11. 11. So How do we Evaluate and Differentiate? In a nutshell, a good evaluation system is used as a foundation for responses to varying teacher effectiveness…an evaluation is not an end in and of itself…it is not a document to be stuffed away in a file. Charlotte Danielson’s Framework for Teaching and TAP (The System for Teacher and Student Advancement) are examples of systems in which the teacher evaluation process is inherently tied to the school’s responses, including decisions to mentor, coach, provide professional development, change teacher assignments, and/or reward, advance or dismiss.
  12. 12. Danielson’s Framework: Domain FocusDomain 1 – Planning and Domain 2 – The ClassroomPreparation Environment What a teacher knows and All aspects of teaching that does in preparation for lead to a culture for learning teaching. in the classroom.Domain 3 – Instruction Domain 4 – Professional Responsibilities What a teacher does to Professional responsibilitiesengage students in learning. and behavior in and out of the classroom.
  13. 13. Evaluation Outcomes…not just a score or rating… Both Danielson’s Framework and TAP ensure that evaluations are not the equivalent of “jumping through a cursory, bureaucratic hoop” (Eckhert, 2010). Instead, they are the basis of support for interventions for low performing teachers, continued growth options for teachers in the middle, and advancement opportunities for teachers who have demonstrated expertise. Research indicates that the use of such frameworks are successful in identifying more low-performing teachers and that they are effective in identifying teachers in need of additional supports (Sartain, Stoelinga & Krone,
  14. 14. “Typical” Evaluation ProcessBasis for Data is ResultEvaluation Gathered • Cursory • Rubric Score• Administrativ analysis of a • Written e duty teacher’s Summary abilities as • Maybe a an instructor conversation – based on one or two observation s.
  15. 15. Differentiated Evaluation Process Basis for Data Results Evaluation Gathered • Quality of • Objective information • Determinatio about quality of n of required teacher teacher instruction, instruction, work interventions teacher products and professionalism, • Direction for professionalism student engagement, professional • Assessment of work products growth active • Information about • Determinatio learning/DI student progress with n of retention, regard to state tenure, • Student overall standards. progress on • Information about new dismissal benchmark and teacher needs, • Teacher state readiness levels. assignment assessments • Identified areas of or • New teacher concern and advancement assessment weaknesses at • Pay raises, individual and staff • Teacher request level. bonuses or for assistance or • May include stipends input evaluation options for • Colleague, advanced staff
  16. 16. Differentiated Supervision for New Teachers Beginning teachers need special attention and  tailored response to evaluations! 1st year of teaching should not be “a game of education survivor.” Supervisors should provide individualized attention. Teacher self-efficacy and learning needs should be assessed. Mentor’s strengths should match new teacher’s needs. Targeted observations should be conducted and
  17. 17. Differentiated Interventions for Struggling Teachers Professional Development directly linked to observed weaknesses. Peer/Instructional Coaching. Mentors or Supervisors to model effective instruction or co-teach lessons. Use of technology (video lesson reviews, bug-in-ear tech, webcam/Skype for frequent check-ins). Teachers who have received fair and comprehensive evaluations, and who still fail to meet performance standards – despite individualized support – should be dismissed. End of story.
  18. 18. Help! I Need Somebody! Supervisors should remember to always focus on contexts in which teachers are most likely to feel unprepared. Research indicates this includes:  Beginning teachers  Teachers of students with behavior issues  Teachers of students with learning disabilities  Teachers learning to use data to inform instruction (Elliot, Isaacs & Chugani, 2010)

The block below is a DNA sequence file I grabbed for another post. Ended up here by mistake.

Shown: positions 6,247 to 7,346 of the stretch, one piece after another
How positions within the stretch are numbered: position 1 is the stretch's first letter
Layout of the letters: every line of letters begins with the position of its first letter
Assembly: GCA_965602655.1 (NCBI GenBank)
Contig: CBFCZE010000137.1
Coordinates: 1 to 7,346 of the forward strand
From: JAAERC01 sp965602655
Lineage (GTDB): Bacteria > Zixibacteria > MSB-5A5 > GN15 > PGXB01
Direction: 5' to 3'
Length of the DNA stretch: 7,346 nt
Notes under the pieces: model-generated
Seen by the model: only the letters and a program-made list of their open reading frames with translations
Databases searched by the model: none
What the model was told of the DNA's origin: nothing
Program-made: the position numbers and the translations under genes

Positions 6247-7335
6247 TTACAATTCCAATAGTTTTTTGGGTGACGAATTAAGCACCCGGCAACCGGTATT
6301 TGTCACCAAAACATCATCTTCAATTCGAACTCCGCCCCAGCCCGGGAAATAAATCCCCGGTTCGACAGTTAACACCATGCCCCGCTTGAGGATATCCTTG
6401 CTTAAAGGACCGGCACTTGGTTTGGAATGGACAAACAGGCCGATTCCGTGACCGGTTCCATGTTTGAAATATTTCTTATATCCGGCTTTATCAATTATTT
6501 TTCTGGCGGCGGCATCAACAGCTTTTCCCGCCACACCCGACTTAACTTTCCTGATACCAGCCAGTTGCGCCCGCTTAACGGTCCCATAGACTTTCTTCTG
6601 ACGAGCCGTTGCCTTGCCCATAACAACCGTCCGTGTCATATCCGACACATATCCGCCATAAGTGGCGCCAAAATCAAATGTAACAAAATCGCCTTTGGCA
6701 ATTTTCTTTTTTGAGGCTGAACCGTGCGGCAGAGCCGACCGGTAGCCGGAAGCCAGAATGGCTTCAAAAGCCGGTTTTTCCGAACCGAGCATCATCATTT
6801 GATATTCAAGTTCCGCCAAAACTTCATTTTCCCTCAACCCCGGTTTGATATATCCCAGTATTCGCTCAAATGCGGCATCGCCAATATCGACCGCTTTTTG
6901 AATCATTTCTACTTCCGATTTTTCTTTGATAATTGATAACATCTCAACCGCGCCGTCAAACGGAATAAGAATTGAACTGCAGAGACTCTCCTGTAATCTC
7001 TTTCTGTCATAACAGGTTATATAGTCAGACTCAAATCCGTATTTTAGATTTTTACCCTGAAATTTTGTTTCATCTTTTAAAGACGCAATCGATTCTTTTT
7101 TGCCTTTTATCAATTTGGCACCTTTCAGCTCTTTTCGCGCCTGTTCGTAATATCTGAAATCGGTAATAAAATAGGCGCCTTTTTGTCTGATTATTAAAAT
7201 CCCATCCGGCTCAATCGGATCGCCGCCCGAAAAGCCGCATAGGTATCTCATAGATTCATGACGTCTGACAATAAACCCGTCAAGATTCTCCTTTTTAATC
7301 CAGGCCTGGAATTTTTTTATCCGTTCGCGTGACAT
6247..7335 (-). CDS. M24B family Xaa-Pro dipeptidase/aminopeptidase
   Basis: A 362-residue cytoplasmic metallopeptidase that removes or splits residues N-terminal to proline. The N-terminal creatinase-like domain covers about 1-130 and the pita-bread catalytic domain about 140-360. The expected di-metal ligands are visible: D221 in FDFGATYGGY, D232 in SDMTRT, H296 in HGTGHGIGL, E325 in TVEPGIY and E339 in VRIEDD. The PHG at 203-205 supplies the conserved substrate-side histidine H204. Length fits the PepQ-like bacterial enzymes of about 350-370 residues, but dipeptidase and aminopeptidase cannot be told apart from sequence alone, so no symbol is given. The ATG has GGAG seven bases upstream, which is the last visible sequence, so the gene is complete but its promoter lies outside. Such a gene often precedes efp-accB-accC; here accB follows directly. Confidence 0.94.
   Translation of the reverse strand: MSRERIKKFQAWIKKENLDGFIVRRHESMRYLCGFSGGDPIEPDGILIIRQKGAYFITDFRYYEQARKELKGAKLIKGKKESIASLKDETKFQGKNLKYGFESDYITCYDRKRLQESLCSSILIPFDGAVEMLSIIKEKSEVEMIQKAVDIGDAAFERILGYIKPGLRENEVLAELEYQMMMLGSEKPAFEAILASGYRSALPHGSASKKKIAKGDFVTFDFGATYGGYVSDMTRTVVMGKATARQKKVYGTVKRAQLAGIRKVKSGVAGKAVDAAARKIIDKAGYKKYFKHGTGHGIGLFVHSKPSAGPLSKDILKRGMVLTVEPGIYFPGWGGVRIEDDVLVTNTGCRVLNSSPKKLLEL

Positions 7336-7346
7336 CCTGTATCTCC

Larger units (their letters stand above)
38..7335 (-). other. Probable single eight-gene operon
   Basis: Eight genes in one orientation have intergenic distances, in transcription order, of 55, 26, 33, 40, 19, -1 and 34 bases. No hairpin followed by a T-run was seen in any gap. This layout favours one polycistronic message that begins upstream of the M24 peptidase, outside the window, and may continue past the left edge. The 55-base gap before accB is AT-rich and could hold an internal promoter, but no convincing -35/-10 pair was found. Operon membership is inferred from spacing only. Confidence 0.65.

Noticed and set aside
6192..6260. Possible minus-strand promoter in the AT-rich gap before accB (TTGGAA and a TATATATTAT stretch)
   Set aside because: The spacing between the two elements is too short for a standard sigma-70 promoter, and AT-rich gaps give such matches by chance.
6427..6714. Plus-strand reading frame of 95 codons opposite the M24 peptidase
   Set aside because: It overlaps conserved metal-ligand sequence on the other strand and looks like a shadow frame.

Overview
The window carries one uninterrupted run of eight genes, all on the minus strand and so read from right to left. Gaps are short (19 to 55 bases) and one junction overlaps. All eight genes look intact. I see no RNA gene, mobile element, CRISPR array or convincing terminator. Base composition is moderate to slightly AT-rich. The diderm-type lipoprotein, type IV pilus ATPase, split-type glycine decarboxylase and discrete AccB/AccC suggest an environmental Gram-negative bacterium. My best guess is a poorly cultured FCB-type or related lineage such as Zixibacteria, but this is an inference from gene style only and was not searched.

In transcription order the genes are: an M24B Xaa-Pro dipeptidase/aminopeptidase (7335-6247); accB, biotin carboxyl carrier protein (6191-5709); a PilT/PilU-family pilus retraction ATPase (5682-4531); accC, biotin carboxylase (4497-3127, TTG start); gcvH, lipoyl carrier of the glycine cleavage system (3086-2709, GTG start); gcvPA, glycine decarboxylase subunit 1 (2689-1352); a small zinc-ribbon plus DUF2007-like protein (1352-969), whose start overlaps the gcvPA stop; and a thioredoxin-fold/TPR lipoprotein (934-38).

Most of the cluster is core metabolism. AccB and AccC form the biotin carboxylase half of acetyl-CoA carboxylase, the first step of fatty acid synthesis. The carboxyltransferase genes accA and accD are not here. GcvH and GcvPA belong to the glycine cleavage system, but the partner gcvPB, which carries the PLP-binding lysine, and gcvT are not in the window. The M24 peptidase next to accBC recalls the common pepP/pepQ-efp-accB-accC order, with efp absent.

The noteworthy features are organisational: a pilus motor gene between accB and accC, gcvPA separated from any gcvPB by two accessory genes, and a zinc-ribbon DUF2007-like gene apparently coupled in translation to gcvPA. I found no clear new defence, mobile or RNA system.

19. 19. Differentiated Actions forAchieving and Excelling TeachersTeachers achieving Teachers who excel can acceptable fall tostandards typically still the wayside if they are have notroom for improvement: recognized and continually Provide professional challenged: growth opportunities. Schedule  Advance them to roles opportunities to as mentors or master observe exemplary teachers. teachers.  Train advanced Assign to data teams, teachers to work with curriculum supervisors as teacher committees and/or evaluators.
  20. 20. Group Discussion How does Differentiated Supervision Ultimately Benefit Teachers and Students?Please also share concerns and
  21. 21. ReferencesEckert, D. J. (2010). More than widgets, TAP: A systemic approach to increased teacher effectiveness. The TAP System for Teacher and Student Advancement Created by Lowell Milken. Retrieved from http://www.tapsystem.org/resources/resources.taf?page=ffo_rpts_eckertElliott, E. M., Isaacs, M. L., & Chugani, C. D. (2010). Promoting self-efficacy in early career teachers: A principal’s guide for differentiated mentoring and supervision. Florida Journal of Educational Administration & Policy, 4(1), 131-146.Goe, L., Bell, C., & Little, O. (2008). Approaches to evaluating teacher effectiveness: A research synthesis. National Comprehensive Center for Teacher Quality. Retrieved from http://www.tqsource.org/publications/teachereffectiveness.phpHinchey, P. H. (2010). Getting teacher assessment right: What policymakers can learn from research. National Education Policy Center | School of Education, University of Colorado at Boulder. Retrieved April 03, 2011, from http://nepc.colorado.edu/publication/getting-teacher-assessment-rightSartain, L., Stoelinga, S. R., & Krone, E. (2010). Rethinking teacher evaluation: Findings from the first year of the excellence in teaching project in Chicago public schools (Policy brief No. 978-0-9814-6047-5). Retrieved from http://ccsr.uchicago.edu/content/publications.php?pub_id=143Weisberg, D., Sexton, S., Mulhern, J., & Keeling, D. (2009). The widget effect: Our national failure to acknowledge and act on differences in teacher effectiveness. The Widget Effect. Retrieved from http://widgeteffect.org/downloads/TheWidgetEffect.pdf

×